At the Cigar Divan at the Strand in London, Buckle played regularly against Captain Hugh Alexander Kennedy, a former army officer turned author. Although Kennedy was impressed with Buckle's play and Staunton even published some of the games, the quality was not excellent. In 1848, Buckle traveled to Paris where he again played Kieseritzky, the house player at the Café de la Régence. The level of play in this match was also less than spectacular. Buckle came out favorably by winning three, losing two and drawing three.

     Buckle playing Hugh A. Kennedy:

     In 1849, the Cigar Divan held an in-house tournament among its regulars. It was the first chess tournament on record. Buckle won with impressive and innovated play. He also revisited France that year.

     A couple games from the Ries Divan tournament:

     There was an international tournament held in London 1851. Buckle didn't participate, but he did attend and, after the tournament, played a match against Löwenthal, winning +4 -3 =1. He also played casual games against Anderssen and Kieseritzky. Anderssen, an up-and-comer who displayed amazing tactical abilities. Buckle, in contrast, displayed a formidable understanding of prophylactic chess and positional play. He proved to be a formidible adversary for Anderssen. Buckle was on the Managing Committee of the 1851 London tournament, subscribing five pounds to the cost. Taking into account the further five pounds entry fee he paid (though he didn't play), this made him the equal fifth highest individual sponsor of the event, according to the table in Staunton's tournament book.

     Buckle playing Adolf Anderssen:

"The slowness of genius is hard to bear, but the slowness of mediocrity is intolerable" 


     This was the height of his chess career.
     Like Morphy after him, Buckle found victory at chess a rather minor affair, seeing chess as a pastime, not an occupation. He deplored slow play and the lack of time controls. He considered his study of civilization, history and sociology far more important and resented taking time away from his studies "and never afterwards took part in a public match" after defeating Anderssen and Löwenthal.

     Buckle had an eidetic memory, a working knowledge of eightteen languages with fluency in seven. He divested himself of half his library of 22,000 books because, knowing their content by heart, he didn't require them (plus he needed the room for his newer books). His knowledge of history was encyclopedic. He was a very simple man despite all that. He ate only a luncheon of bread and fruit "to keep clear the brain" during the days when he performed his research.  His only real extravagances were good cigars and his library.

    The "History of Civilization in England," later divided into two volumes: "History of Civilization" Volume I (1857) and "Volume II (1861) was his great opus. In 1872, "The Miscellaneous and Posthumous Works of Henry Thomas Buckle" was published.

     Buckle's work was not well received in England. However, the rest of the world embraced it, at least for a while. It was more a sociololgical work than a history work. He had spent 14 years amassing data and drawing inferences. In 1856 he wrote that "he had been engaged upon his manuscript incessantly for fourteen years".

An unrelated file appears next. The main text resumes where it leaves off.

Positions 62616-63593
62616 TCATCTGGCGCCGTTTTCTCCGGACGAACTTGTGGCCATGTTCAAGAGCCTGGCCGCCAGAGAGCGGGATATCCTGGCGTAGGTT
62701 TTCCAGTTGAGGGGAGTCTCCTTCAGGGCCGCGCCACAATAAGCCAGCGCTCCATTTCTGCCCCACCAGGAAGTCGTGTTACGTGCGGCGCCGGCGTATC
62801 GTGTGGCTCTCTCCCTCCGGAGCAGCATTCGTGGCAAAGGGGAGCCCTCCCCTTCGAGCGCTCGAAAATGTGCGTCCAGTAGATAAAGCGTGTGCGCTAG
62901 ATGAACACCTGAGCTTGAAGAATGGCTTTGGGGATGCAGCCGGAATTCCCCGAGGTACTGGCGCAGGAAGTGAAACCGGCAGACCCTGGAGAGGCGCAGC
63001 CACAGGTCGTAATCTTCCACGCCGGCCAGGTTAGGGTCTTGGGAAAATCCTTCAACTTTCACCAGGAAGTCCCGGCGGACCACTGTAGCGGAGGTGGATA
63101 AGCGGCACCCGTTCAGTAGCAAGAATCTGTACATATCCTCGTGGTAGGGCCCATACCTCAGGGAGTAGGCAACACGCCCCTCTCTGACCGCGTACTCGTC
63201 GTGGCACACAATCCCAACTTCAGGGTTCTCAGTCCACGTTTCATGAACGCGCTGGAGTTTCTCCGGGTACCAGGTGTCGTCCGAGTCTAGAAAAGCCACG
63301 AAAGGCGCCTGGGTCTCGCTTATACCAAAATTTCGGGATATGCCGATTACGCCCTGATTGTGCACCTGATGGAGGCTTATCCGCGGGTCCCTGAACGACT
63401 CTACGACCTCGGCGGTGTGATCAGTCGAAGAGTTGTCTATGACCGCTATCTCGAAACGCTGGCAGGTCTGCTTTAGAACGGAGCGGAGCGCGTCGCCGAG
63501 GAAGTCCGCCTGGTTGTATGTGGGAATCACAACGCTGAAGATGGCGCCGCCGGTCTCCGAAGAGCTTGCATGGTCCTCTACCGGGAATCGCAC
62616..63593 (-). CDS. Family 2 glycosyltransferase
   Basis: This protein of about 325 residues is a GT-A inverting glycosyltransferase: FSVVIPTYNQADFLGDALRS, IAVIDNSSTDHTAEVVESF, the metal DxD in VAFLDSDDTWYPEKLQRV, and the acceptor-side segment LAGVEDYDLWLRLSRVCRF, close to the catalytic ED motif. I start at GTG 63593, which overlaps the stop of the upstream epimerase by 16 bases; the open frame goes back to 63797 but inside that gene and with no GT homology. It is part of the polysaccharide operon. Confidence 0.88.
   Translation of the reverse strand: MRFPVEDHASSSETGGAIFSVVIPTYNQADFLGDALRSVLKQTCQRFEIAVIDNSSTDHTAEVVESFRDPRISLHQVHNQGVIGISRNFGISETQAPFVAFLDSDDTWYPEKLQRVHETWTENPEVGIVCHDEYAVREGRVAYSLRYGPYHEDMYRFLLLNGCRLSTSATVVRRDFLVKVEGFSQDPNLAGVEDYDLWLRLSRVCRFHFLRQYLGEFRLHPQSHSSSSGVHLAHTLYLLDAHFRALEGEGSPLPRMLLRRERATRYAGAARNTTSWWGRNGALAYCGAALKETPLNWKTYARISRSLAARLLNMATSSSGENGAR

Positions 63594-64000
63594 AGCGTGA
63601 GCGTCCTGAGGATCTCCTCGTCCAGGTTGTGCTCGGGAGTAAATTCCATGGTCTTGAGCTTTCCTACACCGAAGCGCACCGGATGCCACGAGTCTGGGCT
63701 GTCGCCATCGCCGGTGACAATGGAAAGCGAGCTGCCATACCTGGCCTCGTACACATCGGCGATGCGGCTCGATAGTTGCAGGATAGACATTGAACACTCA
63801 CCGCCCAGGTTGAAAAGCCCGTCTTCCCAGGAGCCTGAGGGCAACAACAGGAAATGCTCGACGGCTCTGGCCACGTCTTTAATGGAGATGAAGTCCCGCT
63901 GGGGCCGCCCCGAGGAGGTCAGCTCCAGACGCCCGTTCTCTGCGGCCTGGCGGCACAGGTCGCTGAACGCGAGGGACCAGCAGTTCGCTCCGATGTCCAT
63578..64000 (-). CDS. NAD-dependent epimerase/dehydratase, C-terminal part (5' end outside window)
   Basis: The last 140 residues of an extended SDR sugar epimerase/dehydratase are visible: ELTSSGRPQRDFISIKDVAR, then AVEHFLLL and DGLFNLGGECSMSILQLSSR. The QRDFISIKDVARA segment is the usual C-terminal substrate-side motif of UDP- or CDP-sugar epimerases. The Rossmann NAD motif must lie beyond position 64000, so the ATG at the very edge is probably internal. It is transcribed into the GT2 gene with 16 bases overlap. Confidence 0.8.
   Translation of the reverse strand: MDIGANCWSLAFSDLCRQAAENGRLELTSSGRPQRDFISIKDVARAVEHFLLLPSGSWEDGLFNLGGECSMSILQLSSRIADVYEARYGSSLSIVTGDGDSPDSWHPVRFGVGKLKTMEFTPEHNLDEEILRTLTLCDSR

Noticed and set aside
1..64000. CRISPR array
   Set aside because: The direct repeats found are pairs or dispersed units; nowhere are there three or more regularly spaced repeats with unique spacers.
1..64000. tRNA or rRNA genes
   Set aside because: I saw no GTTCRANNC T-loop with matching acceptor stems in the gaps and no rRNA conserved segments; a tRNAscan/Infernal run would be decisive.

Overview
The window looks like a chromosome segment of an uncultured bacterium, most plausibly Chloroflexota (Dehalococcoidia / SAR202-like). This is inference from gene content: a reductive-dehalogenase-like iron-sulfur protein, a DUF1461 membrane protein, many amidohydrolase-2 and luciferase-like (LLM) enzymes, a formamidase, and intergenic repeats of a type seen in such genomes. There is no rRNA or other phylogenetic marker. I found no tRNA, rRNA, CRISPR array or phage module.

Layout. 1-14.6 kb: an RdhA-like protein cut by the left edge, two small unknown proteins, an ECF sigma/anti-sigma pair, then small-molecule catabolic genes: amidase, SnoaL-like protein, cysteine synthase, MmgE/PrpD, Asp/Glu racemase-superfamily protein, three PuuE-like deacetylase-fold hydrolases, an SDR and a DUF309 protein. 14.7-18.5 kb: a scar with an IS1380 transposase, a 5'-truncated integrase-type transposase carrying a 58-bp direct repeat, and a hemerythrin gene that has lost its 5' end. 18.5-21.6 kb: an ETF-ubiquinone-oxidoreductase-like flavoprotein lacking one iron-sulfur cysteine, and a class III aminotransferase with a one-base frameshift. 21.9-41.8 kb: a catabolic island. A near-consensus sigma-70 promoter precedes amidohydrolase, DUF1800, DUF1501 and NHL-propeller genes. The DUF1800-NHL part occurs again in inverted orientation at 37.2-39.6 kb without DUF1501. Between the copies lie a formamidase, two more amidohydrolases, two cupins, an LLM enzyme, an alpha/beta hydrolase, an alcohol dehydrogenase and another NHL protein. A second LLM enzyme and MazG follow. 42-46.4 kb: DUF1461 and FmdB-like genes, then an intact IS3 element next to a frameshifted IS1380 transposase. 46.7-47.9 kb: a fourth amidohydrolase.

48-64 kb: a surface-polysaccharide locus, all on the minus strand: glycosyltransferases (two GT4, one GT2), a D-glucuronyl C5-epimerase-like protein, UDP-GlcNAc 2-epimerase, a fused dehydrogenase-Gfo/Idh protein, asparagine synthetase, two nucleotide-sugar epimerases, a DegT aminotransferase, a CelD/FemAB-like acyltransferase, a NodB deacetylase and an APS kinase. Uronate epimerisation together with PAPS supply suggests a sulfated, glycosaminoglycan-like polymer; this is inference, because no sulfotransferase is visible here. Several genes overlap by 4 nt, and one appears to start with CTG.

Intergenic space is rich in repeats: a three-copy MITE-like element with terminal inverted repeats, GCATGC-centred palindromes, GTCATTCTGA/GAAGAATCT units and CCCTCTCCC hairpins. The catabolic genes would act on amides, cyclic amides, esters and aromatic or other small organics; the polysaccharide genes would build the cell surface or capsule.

An examination of his ideas would easily explain why his own country did not accept his work with opened arms.

"Governments do no intrinsic good, at best they only correct evils previously imposed by Governments"

"The history of every civilized country is the history of its intellectual development, which kings, statesmen, and legislators are more likely to retard than to hasten….So far from being able to regulate the movements of the national mind, they themselves form the smallest part of it, and, in a general view of the progress of Man, are only to be regarded as the puppets who strut and fret their hour upon a little stage; while, beyond them, and on every side of them, are forming opinions and principles which they can scarcely perceive, but by which alone the whole course of human affairs is ultimately governed."

     On March 19 1858 he gave a lecture to "an overflowing and enthusiastic audience" on "The Influence of Women on the Progress of Knowledge" at the Royal Institution, speaking for an hour and forty minutes without once referring to his few notes. The lecture - acclaimed - was republished for "Fraser's Magazine" for April 1858.

     His publisher, J.M. Robertson wrote:

"For a generation, most notices of his book in his own country were hostile...."
"Where Darwin definitely brought within the scope of scientific law the phenomena of biology, as previous pioneers had done those of geology and astronomy, Buckle began anew the most complicated and difficult task of all - the reduction to law of the phenomena of social evolution".

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Buckle died in Damascus on May 29, 1862 of typhoid fever that he caught while visiting Jerusalem.